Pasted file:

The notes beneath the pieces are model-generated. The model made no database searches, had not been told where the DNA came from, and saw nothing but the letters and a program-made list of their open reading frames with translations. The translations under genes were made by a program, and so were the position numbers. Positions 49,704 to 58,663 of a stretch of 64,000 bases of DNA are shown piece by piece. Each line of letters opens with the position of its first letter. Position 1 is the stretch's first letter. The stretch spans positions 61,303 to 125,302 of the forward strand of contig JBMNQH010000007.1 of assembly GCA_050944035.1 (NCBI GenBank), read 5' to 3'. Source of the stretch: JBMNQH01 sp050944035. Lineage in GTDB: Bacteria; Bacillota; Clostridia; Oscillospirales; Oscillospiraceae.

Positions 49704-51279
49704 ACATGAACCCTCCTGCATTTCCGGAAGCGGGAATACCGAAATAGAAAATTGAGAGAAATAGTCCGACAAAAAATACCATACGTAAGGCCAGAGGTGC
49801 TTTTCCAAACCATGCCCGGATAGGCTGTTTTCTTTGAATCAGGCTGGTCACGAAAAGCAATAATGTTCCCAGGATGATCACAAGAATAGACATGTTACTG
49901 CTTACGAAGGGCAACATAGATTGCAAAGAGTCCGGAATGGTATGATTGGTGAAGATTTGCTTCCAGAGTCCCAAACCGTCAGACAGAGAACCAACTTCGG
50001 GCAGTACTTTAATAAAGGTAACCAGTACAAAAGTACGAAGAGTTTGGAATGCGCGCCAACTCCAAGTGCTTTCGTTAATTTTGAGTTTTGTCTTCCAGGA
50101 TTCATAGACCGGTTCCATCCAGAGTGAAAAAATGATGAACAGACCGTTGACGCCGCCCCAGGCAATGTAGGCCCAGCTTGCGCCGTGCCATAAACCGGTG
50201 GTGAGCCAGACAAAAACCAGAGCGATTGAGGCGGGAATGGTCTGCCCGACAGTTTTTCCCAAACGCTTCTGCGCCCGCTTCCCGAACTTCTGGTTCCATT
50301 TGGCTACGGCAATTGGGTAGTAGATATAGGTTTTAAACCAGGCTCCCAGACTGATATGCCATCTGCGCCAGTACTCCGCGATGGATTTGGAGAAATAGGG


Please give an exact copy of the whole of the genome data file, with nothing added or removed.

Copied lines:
The notes beneath the pieces are model-generated. The model made no database searches, had not been told where the DNA came from, and saw nothing but the letters and a program-made list of their open reading frames with translations. The translations under genes were made by a program, and so were the position numbers. Positions 49,704 to 58,663 of a stretch of 64,000 bases of DNA are shown piece by piece. Each line of letters opens with the position of its first letter. Position 1 is the stretch's first letter. The stretch spans positions 61,303 to 125,302 of the forward strand of contig JBMNQH010000007.1 of assembly GCA_050944035.1 (NCBI GenBank), read 5' to 3'. Source of the stretch: JBMNQH01 sp050944035. Lineage in GTDB: Bacteria; Bacillota; Clostridia; Oscillospirales; Oscillospiraceae.

Positions 49704-51279
49704 ACATGAACCCTCCTGCATTTCCGGAAGCGGGAATACCGAAATAGAAAATTGAGAGAAATAGTCCGACAAAAAATACCATACGTAAGGCCAGAGGTGC
49801 TTTTCCAAACCATGCCCGGATAGGCTGTTTTCTTTGAATCAGGCTGGTCACGAAAAGCAATAATGTTCCCAGGATGATCACAAGAATAGACATGTTACTG
49901 CTTACGAAGGGCAACATAGATTGCAAAGAGTCCGGAATGGTATGATTGGTGAAGATTTGCTTCCAGAGTCCCAAACCGTCAGACAGAGAACCAACTTCGG
50001 GCAGTACTTTAATAAAGGTAACCAGTACAAAAGTACGAAGAGTTTGGAATGCGCGCCAACTCCAAGTGCTTTCGTTAATTTTGAGTTTTGTCTTCCAGGA
50101 TTCATAGACCGGTTCCATCCAGAGTGAAAAAATGATGAACAGACCGTTGACGCCGCCCCAGGCAATGTAGGCCCAGCTTGCGCCGTGCCATAAACCGGTG
50201 GTGAGCCAGACAAAAACCAGAGCGATTGAGGCGGGAATGGTCTGCCCGACAGTTTTTCCCAAACGCTTCTGCGCCCGCTTCCCGAACTTCTGGTTCCATT
50301 TGGCTACGGCAATTGGGTAGTAGATATAGGTTTTAAACCAGGCTCCCAGACTGATATGCCATCTGCGCCAGTACTCCGCGATGGATTTGGAGAAATAGGG